Mentors teach college students invaluable lessons for their time in school, in their careers and for life in general, but who’s teaching mentors?
A professor from California State University, Long Beach, created the Advanced Inclusive Mentoring program to share best practices for inclusive mentoring of undergraduate learners to set them up for success in college and beyond.
AIM, part of the National Institutes of Health Building Infrastructure Leading to Diversity (BUILD) Initiative, shares stories from mentors, gives case studies and provides tools for a successful mentoring relationship, touching on issues like social justice, equity, combating discrimination and cultural awareness in mentoring.
Since the program’s conception, Cal State Long Beach has trained 480 mentors and shared its curriculum with other colleges within and outside the CSU system.
The what: CSULB biology professor Kelly Young, who started AIM, previously taught a mentorship training using the Entering Mentoring curriculum, focused on mentors of research trainees across undergraduate and graduate populations, as well as postdoctoral researchers.
Institutions in the Cal State system, however, are primarily undergraduate serving, so the curriculum wasn’t relevant to the issues faced at CSULB or other CSU campuses.
California Polytechnic State University, San Luis Obispo, piloted AIM this summer in part because many Cal Poly students participate in faculty-led research. This summer, 400 students are involved in student research and creative activity fellowships supported by the campus, says Jane Lehr, director of the office of student research and interim director of research engagement in the college of liberal arts.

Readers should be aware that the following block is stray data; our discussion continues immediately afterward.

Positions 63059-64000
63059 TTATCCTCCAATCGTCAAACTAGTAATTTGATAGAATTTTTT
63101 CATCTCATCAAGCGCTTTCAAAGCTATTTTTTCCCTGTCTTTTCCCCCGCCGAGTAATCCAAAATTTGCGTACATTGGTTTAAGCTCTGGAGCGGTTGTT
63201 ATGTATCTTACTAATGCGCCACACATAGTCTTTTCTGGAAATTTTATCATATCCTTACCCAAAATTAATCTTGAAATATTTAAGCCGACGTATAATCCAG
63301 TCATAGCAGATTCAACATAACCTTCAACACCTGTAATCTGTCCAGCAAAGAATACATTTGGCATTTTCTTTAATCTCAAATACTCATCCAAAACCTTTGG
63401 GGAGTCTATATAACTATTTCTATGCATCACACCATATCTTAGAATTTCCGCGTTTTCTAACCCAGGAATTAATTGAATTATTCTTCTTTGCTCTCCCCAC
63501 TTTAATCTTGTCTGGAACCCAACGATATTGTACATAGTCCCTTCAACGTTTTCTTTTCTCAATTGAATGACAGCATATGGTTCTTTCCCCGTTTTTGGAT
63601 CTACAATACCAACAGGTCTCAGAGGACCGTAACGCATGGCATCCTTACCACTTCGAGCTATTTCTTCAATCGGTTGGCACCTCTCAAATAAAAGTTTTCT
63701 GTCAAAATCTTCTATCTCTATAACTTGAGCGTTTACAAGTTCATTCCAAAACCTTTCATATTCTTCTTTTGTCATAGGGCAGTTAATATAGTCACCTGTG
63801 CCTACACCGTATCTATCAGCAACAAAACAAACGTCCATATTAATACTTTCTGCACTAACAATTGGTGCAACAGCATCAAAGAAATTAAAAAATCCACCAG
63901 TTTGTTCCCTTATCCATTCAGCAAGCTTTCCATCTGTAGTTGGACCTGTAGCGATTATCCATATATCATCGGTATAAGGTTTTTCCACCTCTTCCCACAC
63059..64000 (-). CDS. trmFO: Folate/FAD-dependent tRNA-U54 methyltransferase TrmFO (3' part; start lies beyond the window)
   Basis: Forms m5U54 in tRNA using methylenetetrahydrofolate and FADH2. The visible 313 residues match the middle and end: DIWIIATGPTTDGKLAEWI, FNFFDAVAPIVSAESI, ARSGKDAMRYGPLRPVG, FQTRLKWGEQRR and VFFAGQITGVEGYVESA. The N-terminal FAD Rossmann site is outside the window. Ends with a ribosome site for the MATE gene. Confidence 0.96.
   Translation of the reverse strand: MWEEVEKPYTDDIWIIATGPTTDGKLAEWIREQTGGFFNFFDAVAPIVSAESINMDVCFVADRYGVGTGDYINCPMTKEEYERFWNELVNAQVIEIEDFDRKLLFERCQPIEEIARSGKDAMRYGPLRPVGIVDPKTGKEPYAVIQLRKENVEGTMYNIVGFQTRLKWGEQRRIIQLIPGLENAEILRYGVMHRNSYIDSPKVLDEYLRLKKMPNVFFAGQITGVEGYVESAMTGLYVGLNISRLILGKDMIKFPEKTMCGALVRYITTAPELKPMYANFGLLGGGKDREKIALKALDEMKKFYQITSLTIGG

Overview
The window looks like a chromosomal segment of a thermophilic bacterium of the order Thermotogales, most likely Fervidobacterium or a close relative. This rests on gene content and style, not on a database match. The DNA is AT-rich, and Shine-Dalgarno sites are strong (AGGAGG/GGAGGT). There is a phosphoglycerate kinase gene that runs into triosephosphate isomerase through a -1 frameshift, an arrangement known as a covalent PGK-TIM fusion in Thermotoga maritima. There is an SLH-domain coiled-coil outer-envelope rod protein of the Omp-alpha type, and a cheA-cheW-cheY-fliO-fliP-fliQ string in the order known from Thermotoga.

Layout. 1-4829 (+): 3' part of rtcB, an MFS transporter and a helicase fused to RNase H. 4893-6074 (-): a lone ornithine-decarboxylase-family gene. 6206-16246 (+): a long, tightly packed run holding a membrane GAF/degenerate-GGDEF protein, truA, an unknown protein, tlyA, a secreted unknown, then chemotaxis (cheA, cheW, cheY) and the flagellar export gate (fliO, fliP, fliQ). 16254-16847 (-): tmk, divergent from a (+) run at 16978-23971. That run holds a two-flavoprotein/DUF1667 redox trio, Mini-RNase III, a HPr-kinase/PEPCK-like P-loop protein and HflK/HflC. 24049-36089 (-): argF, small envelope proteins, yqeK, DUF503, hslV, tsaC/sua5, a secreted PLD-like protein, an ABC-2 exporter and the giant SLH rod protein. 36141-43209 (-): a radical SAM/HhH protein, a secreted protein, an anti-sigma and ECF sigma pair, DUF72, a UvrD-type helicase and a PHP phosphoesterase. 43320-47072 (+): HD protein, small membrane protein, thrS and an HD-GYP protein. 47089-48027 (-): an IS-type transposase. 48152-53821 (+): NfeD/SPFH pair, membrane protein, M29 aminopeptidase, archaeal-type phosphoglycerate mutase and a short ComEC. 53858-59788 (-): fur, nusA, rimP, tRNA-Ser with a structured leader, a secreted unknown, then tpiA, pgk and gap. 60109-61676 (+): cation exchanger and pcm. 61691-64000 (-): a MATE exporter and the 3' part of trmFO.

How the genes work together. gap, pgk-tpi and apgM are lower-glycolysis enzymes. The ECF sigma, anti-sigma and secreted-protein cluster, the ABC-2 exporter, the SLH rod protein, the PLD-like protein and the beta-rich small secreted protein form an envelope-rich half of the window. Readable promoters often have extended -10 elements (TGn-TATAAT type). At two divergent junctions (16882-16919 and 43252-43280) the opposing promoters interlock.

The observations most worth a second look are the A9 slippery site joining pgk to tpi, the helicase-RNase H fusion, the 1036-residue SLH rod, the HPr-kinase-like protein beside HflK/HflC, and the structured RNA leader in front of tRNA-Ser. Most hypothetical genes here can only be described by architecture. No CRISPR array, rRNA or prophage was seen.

Many mentors in the CSU also come with prior experience working with students, so they don’t need a 101 course but instruction on best practices and how to be inclusive across experiences.
“It’s similar to, you know, many people who get Ph.D.s aren’t actually trained to teach,” Lehr says. “And then we’re learning to teach, and become great educators in many cases, but we don’t have necessarily the resources that could have supported our development and made things easier.”
As a result, Young developed AIM to address the unique demographic needs of the students they serve and the lived experiences of the mentors in the community.
The who: AIM seeks to bridge the gap and spark thoughtfulness behind mentorship practices, particularly in working with students from diverse racial and ethnic groups and promoting inclusion. The program model allows for flexibility in delivery and application, but all participating institutions complete the same curriculum, Young says.
At Cal Poly, the program is open to faculty and staff members, as well as postdoctoral and graduate students. CSULB recommends groups of eight to 10 participants each training, although Cal Poly San Luis Obispo piloted the program with 35 participants this summer.
The how: AIM participants move through six learning modules:
- connecting with mentees
- inclusive mentoring
- cultivating mentee growth and development
- facilitating mentee health and well-being